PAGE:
While a business plan itself is not a legal document, it does have a major impact on legal issues related to your business.
Business Legal Issues to Consider When Starting Your Business A sample of some of the legal concerns you may want to address with your attorney before you start your business.
Share on Facebook by Rachel Fields There are a multitude of legal issues to think about when it comes to starting your business. Everything from your business name to its structure to its operation has legal implications. What follows is a sampling of some of the legal concerns you may want to address with your attorney before you start your business.
You will need to make sure that the business name you plan to use is not already being used by another business. You can do this by doing a name search with the appropriate state agency, which is usually the office of the Secretary of State.
If your chosen name is not already in use, you can reserve it with the Secretary of State's office for a period of time, about days, while you prepare your articles of incorporation, articles of organization, or a partnership agreement.
Your Business Structure You will need to decide which business structure best suits your business. Your business could be structured as a sole-proprietorship, partnership, limited partnership, corporation, S-corporation, or limited liability company. To decide what form is best, you will need to consider liability issues associated with your business and which form will provide the best tax structure for your business.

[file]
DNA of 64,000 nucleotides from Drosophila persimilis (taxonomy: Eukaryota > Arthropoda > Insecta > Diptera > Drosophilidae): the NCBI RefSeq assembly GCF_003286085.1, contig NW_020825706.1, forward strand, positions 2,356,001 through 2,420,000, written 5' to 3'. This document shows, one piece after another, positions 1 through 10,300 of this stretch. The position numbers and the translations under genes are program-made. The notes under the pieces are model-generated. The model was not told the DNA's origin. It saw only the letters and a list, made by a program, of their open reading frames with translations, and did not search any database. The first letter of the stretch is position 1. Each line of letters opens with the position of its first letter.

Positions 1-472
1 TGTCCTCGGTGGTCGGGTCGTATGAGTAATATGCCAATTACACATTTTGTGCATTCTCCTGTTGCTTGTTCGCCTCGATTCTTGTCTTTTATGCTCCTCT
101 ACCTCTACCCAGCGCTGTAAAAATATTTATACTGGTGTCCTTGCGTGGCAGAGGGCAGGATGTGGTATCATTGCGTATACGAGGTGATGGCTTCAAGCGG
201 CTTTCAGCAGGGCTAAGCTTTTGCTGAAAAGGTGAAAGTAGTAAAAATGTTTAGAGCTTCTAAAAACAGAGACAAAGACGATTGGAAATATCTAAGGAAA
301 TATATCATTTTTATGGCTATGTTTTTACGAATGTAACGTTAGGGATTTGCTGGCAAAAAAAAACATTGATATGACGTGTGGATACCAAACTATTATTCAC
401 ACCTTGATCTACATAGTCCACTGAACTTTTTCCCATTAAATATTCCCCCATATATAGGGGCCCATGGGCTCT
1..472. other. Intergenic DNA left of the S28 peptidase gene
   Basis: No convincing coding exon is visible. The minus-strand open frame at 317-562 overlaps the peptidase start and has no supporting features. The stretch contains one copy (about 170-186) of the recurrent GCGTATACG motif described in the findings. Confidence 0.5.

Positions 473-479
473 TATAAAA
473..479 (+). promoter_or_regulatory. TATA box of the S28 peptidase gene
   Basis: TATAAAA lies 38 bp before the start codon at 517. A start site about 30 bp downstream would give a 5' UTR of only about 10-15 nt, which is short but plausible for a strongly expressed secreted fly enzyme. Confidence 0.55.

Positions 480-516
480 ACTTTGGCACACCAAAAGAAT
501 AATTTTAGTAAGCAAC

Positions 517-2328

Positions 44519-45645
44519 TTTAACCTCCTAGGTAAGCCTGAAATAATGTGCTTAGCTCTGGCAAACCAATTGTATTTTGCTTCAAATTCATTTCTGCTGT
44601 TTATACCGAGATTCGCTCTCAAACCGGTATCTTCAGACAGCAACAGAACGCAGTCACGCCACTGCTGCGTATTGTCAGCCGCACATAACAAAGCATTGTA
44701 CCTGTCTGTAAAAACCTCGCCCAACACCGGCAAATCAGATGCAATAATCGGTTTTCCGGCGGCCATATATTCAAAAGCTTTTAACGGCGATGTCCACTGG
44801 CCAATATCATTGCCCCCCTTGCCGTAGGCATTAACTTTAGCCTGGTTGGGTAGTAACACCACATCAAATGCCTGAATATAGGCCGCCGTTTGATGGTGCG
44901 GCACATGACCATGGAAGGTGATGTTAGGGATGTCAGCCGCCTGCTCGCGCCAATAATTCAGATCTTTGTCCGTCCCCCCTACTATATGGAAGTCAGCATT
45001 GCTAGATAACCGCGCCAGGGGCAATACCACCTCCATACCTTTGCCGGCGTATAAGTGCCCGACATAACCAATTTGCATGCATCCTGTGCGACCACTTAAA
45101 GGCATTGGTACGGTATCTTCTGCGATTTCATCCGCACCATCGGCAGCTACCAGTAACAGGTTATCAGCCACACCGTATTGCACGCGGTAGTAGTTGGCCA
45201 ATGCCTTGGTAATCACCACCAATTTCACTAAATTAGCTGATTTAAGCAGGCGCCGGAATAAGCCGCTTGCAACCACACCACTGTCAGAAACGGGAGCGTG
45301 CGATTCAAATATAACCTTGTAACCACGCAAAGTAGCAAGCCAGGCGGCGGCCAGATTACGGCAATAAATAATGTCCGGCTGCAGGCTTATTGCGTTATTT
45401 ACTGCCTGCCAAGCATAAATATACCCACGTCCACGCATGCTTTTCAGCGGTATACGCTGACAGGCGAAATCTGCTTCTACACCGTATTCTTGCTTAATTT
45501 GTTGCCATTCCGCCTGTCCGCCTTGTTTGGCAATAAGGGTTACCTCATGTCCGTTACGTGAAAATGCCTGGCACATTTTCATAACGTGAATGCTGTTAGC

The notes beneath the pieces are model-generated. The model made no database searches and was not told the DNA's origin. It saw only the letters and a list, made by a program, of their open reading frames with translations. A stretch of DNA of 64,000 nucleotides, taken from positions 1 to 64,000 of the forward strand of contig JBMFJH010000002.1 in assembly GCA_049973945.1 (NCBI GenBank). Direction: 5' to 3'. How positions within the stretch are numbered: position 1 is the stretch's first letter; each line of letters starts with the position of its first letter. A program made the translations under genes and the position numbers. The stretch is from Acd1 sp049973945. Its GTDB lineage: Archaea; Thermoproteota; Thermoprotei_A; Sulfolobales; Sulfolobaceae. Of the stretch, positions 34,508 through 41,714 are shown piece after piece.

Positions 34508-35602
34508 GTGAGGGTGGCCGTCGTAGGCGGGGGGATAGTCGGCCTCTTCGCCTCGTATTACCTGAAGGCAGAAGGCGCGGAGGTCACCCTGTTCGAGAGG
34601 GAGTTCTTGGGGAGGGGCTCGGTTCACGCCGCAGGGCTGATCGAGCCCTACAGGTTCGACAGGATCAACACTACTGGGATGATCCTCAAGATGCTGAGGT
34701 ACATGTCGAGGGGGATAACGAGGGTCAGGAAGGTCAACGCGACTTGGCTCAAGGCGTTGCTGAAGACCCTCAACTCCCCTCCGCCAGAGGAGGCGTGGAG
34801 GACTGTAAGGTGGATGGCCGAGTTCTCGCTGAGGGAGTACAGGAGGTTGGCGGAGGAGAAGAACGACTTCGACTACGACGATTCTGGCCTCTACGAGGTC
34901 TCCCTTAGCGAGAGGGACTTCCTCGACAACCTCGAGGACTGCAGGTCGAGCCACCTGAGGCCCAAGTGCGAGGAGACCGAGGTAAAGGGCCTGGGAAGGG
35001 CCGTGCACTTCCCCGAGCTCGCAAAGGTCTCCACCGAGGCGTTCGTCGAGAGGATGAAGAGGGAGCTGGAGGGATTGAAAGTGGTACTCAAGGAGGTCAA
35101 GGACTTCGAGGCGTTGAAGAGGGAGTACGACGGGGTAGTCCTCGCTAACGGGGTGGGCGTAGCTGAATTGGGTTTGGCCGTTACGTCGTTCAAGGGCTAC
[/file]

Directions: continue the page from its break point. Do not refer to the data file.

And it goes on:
Business Licenses Depending on what type of business you plan to engage in, you may need a variety of licenses or permits. At a minimum, you will need a business license and tax registration. Read the related article on licensing requirements for more information.
Non-Disclosure Agreements If you will be setting up financing for your business or entering into contracts with suppliers, you should consider confidentiality and non-disclosure agreements. Since these outside firms will have access to business information that you may want to keep private, you should consider having them sign these agreements.
If you are ordering a thousand gizmos for your grand opening, you don't want the supplier to call your competitor to see if they want a thousand gizmos so that they can offer them on the same day.
The more confidential information your business plan contains, the more important these agreements are.
Use AllLaw's nondisclosure form for your business. Zoning When you are selecting the location for your business, you will need to make sure it is properly zoned for the type of business you plan to operate.
It is not okay to just assume that, if your business is of the same type as the one that is currently there, the zoning is appropriate. Zoning may have changed while the other business was operating, and that business might have been provided an exemption that won't be provided to yours.
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